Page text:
The discussion about his health helps to demystify the current album’s many references to lungs and X-rays, in numbers like Afternoons and Coffeespoons, which features the telling line “I’ve heard the rattle in my bronchi.” Reflecting his high-brow interests, the album also mentions T. S. Eliot, Jean-Paul Sartre, cubists and dadaists. Ultimately, what saves Roberts from sounding ponderous in his songs is his curative use of humor. It even crops up in the otherwise erotically sweet Swimming in Your Ocean, which Roberts says was inspired by listening to Leonard Cohen. In it he sings: “When I’m sampling from your bosom,/Sometimes I suffer from distractions like/Why does God cause things like tornadoes and train wrecks?”
Reid, a classically trained pianist who has known Roberts since their days at the University of Winnipeg, says that irony underscores everything he does. “Brad’s always careful not to sound too heavy or preachy, so he uses these little twists,” notes Reid. “If people find him pompous, it’s because they’re intimidated by his choice of language. He uses the word ‘juxtaposed’ in a sentence, which you’d maybe hear in an art-theory class or something. But he’s not being pretentious; that’s just the way he talks.”
Back in the MuchMusic corridor, Roberts is dissecting the critical backlash that greeted God Shuffled His Feet in Canada, when he abruptly stops and edits himself—“Let me back up, because that’s not going to make a good sentence, grammatically or structurally.” It is an irritating conversational tic, but his need for precision has obviously paid off in his songwriting. “When you have an academic training,” he says, “you learn to think critically. I have a very methodical approach to writing. Things don’t just pour out of me, due to some inspirational muse. I usually write a bunch of crap and then edit it. Maybe one line out of eight or nine will be usable. Then, after three weeks of editing and throwing away a lot of garbage, something comes together that I’m happy with.”
If that sounds dry and dispassionate, well, that’s Roberts. With an analytical mind as cold as a Winnipeg winter, he is, as he acknowledges himself, an “icy rationalist.” Yet his songs—and his instantly recognizable vocals—also exude a warmth
that has made him famous from Melbourne to Munich. At the same time, his songwriting, with its detached, wry perspective, seems somehow uniquely Canadian. Although he cites Cohen, Jane Siberry and the Rheostatics as among his favorite composers, Roberts claims not to feel part of the singer-songwriter tradition. Yet, as a teenager, he regularly attended the Winnipeg Folk Festival. And perhaps only a Canadian could have written a ballad like Superman’s Song, which whimsically mourns the loss of a socially committed superhero with a mild-mannered alter ego.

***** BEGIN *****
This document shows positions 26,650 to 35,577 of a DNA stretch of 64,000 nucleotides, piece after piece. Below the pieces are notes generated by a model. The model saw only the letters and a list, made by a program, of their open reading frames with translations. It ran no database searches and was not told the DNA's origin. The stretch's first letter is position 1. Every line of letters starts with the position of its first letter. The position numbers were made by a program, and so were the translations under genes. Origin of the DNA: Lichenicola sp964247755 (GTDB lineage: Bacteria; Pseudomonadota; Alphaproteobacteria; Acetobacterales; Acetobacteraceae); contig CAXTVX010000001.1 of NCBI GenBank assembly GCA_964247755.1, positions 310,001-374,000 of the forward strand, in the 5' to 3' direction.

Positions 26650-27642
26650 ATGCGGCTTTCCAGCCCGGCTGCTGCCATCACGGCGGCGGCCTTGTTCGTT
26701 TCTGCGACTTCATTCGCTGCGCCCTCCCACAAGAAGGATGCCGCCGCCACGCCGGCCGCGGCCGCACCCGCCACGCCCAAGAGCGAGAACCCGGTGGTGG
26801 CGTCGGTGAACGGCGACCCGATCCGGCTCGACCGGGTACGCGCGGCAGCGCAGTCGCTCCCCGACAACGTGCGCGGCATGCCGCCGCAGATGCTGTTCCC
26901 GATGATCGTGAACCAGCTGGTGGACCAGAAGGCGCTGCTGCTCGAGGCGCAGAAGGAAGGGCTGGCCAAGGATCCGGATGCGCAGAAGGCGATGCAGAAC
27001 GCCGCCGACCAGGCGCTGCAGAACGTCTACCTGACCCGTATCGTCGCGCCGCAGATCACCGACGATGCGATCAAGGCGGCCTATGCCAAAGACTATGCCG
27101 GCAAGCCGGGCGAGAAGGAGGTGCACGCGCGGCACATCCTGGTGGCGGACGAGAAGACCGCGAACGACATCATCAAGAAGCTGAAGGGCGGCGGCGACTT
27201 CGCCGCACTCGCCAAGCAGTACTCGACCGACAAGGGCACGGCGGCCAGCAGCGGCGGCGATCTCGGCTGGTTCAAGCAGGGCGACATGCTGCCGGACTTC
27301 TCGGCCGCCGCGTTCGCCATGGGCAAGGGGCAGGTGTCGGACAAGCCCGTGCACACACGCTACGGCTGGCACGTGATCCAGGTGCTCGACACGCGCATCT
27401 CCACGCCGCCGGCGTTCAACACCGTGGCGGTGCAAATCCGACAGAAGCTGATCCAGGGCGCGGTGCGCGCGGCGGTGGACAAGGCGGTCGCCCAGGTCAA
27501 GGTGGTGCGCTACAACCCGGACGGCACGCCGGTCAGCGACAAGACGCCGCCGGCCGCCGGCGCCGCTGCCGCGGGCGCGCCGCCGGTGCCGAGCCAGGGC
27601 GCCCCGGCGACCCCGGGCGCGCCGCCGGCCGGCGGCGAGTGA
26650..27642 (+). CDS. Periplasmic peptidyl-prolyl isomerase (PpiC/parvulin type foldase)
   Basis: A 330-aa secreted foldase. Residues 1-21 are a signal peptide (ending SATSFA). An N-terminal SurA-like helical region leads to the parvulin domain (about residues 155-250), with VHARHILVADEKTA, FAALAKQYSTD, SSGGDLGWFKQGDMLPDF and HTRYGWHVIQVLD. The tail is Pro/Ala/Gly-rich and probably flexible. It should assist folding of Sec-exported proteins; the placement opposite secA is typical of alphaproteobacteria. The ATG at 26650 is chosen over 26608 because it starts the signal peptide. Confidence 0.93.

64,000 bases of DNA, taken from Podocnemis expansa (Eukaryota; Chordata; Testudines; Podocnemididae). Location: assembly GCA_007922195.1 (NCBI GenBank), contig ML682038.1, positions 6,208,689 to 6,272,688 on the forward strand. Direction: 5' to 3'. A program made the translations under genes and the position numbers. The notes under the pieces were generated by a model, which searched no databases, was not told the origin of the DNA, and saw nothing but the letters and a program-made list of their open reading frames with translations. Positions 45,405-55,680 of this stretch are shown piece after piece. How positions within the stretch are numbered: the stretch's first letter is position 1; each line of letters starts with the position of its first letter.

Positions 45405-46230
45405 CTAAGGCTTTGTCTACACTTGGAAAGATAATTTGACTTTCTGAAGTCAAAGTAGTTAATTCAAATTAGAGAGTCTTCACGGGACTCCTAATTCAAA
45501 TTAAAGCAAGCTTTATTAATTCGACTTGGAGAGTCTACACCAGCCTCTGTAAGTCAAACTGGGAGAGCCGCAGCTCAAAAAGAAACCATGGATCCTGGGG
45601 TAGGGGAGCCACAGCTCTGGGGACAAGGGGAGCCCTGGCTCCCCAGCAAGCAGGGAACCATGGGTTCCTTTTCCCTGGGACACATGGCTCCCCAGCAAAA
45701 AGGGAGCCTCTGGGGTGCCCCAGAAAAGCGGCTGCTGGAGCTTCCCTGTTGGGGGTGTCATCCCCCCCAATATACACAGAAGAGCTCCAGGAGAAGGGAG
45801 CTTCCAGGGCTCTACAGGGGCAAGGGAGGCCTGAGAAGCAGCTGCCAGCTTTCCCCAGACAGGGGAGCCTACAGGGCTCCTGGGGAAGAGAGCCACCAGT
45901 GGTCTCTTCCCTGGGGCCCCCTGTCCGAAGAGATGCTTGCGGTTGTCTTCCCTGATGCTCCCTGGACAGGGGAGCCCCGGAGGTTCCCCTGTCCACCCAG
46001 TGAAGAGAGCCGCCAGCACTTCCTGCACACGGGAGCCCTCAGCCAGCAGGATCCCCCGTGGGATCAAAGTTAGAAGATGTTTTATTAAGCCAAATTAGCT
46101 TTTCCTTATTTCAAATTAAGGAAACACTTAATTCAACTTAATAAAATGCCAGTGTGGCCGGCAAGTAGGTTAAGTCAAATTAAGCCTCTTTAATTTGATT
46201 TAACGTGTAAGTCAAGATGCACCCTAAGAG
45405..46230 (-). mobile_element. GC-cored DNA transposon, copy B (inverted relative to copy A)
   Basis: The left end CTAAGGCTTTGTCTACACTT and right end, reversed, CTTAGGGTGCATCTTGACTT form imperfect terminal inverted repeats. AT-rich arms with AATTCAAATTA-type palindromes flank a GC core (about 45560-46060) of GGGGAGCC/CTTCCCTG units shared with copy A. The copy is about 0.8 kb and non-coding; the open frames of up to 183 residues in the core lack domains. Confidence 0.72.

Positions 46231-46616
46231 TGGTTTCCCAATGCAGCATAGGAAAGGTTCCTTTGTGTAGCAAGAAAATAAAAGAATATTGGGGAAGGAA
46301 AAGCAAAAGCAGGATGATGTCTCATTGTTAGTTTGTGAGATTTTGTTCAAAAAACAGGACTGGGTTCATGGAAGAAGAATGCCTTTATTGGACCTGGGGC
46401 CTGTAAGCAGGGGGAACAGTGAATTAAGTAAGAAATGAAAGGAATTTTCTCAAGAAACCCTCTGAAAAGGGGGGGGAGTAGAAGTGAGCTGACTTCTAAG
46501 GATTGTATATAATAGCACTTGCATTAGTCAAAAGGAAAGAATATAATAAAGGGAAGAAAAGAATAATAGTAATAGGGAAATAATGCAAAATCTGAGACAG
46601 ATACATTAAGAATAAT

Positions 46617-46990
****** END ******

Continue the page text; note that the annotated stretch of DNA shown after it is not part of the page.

Roberts is in many ways typically Canadian, having grown up in the middle of the country, in the suburbs, with average middleclass parents. Born to Norman and Eunice Roberts, a stationery salesman and his secretary wife, Brad and his brother Dan spent their early years playing hockey on the streets of Winnipeg’s St. James district.
Dan, a natural player, excelled, while the physically gawky Brad was somewhat less adept. Despite power-skating lessons, Brad never cut But he was lucky enough to have understanding parents who supported his non-jock interests, including music. When Brad was in his teens, he formed his own garage band, called Lung and the Breathless, which played 1970s rock covers. Says Curtis Riddell, a nextdoor neighbor who babysat the Roberts boys—and later fig-
and a healthy royalty rate. With his earnings from The Ghosts That Haunt Me, Roberts was then able to buy himself a three-storey house in Winnipeg, equip it with a 24-track recording studio and begin work on a second album.
With God Shuffled His Feet, the Dummies’ fortunes skyrocketed
south of the border. In January, 1994, MTV, which had shunned the
video for Superman’s Song, put Mmm Mmm Mmm Mmm into heavy
rotation. The next month, Dummies manager Jeff Rogers landed the
group a prestigious date on Saturday Night Live. Appearances on all
the major American talk shows followed, including three on Late
Night with David Letterman. By the summer,
Mmm Mmm Mmm Mmm was the number 1
track on modern-rock stations across the
United States. Satirist Weird Al Yankovic
even parodied the hit with a song called
Headline News. The Dummies then
capped their success with songs on
two popular movie sound tracks: The Flintstones and Dumb & Dumber. At the end of an exhausting 18 months of touring, the Dummies ( , ... performed one final,